How a Series of Unfortunate Events May Save My Dog’s Life

Posted: November 25, 2016 in Uncategorized

Do you ever get the feeling that fate is working in your favor? Or not? A recent series of dog-related disasters had me thinking that some of the bad things that were happening around me and to Maybelle happened for a reason. And then I started wondering just how much the universe was going to pile on!

It started back in August when one of my oldest and best friends in the world told me her beloved dog had a life-threatening autoimmune disorder. A few days after, her 9-year-old Border Collie started exhibiting lethargy and refusing food, and my friend and her husband finally had to make the decision to end his suffering. We had a tearful phone call, during which I declared I was immediately purchasing pet insurance.

IMG_1276

Maybelle just wants to curl up with a good blanket. (Photo by Theresa Cramer.)

Meanwhile, Maybelle and I were just beginning our journey toward the onchodystrophy diagnosis I wrote about earlier. That journey was long, but not particularly expensive as far as vet bills go—which was good because it was considered a pre-existing condition by the insurance (a claim I couldn’t really dispute). But just as Maybelle’s toenails were growing back, she decided to pick a fight with one of my cats. She’s no dummy, so she generally picks on the slower cat who isn’t inclined to fight back. But I yelled, and as Maybelle turned away from one cat, she turned right into the other—who was more than happy to come to her kitty friend’s defense by taking a swipe at the dog’s face.

Ruby—the smarter, faster, take-no-guff cat—has great aim. She got Maybelle right in the corner of her eye, nicking her third eyelid. The vet was able to squeeze us in that night, and then schedule us for “surgery” the next morning. Of course, the dog needed to be knocked out while the vets finished clipping the piece of eyelid that was waving back and forth across her cornea, and took the opportunity to also express her anal glands.

IMG_1268

I like to think Ruby felt bad about what she did…but she didn’t. (Photo by Theresa Cramer.)

That’s when an alert vet tech noticed a small mass. Maybelle had been in that same office just a few weeks before, sedated enough to let the vets check out her tender feet—and clean her teeth, and express her glands. But no one had noticed a mass then.

So, needless to say, I went from cursing the cat to thanking her. If it hadn’t been for her inflicting that very specific injury—a scratched cornea probably would not have required sedation—we may not have caught the mass early, before it becomes a bigger problem. That doesn’t mean I didn’t go down the Google rabbit hole, and scare the heck out of myself.

IMG_1300

Maybelle takes some time to stop and smell the flowers between vet appointments. (Photo by Theresa Cramer.)

As we all know, one test leads to another. Next up for Maybelle was an ultrasound to check her lymphnodes. Those were clear, but while they were looking around they found another mass on her adrenal gland. That led to me trying to catch a urine sample in a tiny cup, some blood pressure tests, and an eight-hour stay at the vet while they checked her cortisol levels.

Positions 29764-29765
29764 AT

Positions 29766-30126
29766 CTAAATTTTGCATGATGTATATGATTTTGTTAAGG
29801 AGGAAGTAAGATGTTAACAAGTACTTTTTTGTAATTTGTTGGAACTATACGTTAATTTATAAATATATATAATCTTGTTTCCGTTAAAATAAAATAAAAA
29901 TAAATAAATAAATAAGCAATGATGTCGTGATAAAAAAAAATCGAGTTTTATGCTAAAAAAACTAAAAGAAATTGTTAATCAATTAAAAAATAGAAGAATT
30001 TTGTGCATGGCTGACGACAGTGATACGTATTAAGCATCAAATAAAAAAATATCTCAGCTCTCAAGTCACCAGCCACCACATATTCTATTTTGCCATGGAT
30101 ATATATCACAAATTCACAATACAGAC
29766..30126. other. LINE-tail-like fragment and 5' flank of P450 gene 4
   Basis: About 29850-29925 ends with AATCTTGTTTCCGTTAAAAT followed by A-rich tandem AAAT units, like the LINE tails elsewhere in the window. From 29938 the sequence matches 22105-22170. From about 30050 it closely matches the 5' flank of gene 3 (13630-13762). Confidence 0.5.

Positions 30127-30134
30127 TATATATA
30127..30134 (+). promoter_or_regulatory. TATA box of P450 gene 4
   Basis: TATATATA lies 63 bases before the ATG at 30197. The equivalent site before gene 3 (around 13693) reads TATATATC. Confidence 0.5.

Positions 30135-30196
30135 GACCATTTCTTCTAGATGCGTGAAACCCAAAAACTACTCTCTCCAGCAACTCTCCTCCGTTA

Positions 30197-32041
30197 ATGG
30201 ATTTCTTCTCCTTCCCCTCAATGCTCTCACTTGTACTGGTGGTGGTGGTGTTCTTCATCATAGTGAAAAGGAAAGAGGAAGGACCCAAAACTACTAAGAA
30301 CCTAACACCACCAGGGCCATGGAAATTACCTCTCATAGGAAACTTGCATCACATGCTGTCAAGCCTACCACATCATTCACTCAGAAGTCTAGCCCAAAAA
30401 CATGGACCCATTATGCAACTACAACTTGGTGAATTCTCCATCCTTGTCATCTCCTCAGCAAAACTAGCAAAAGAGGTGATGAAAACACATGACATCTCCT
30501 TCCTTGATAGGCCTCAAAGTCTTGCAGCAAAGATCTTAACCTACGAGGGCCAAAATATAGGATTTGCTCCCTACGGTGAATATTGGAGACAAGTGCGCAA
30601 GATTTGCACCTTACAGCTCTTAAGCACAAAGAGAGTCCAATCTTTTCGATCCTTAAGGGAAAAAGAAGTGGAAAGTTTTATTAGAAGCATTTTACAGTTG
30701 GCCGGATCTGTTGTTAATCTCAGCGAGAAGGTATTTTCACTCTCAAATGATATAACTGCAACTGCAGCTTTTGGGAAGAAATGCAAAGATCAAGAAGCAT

Again, the tests all came back clean. Nothing suggested that this mass on her adrenal gland was causing her any issues. The ultrasound guy suggested monitoring the mass.

The vets and I were just stunned at all the “incidentalomas” that were popping up.

We scheduled the anal gland surgery—that was a no brainer. But the adrenal gland is trickier. That procedure is more dangerous—some dogs “don’t get off the table.” The surgeon thinks we should remove it because he thinks masses of this size tend to turn cancerous, but of course he does—he spends his days removing tumors that are detected when they’re causing issues. We have no idea how many dogs are roaming around with undetected adrenal masses that never cause a problem. But it’s hard not to want to head off a problem before it starts.

IMG_1281

Out for a walk on a beautiful fall day. (Photo credit by Theresa Cramer.)

I spent several days on edge and distracted—unsure of what to do with all of this information. I even bent the mirror on my car door back when I grazed the telephone pole at the end of my driveway, and then instantly burst into tears. In my daze, I tried to be productive. I made a turmeric paste to help shrink Maybelle’s masses. I started supplementing her diet with homemade food and treats. And slowly I came to the decision (I think) to monitor the adrenal mass, and do everything I can to help her fight off the dreaded C-word.

But thank goodness for that pet insurance, right?

The post How a Series of Unfortunate Events May Save My Dog’s Life appeared first on Dogster.

Advertisements

Leave a Reply

Fill in your details below or click an icon to log in:

WordPress.com Logo

You are commenting using your WordPress.com account. Log Out / Change )

Twitter picture

You are commenting using your Twitter account. Log Out / Change )

Facebook photo

You are commenting using your Facebook account. Log Out / Change )

Google+ photo

You are commenting using your Google+ account. Log Out / Change )

Connecting to %s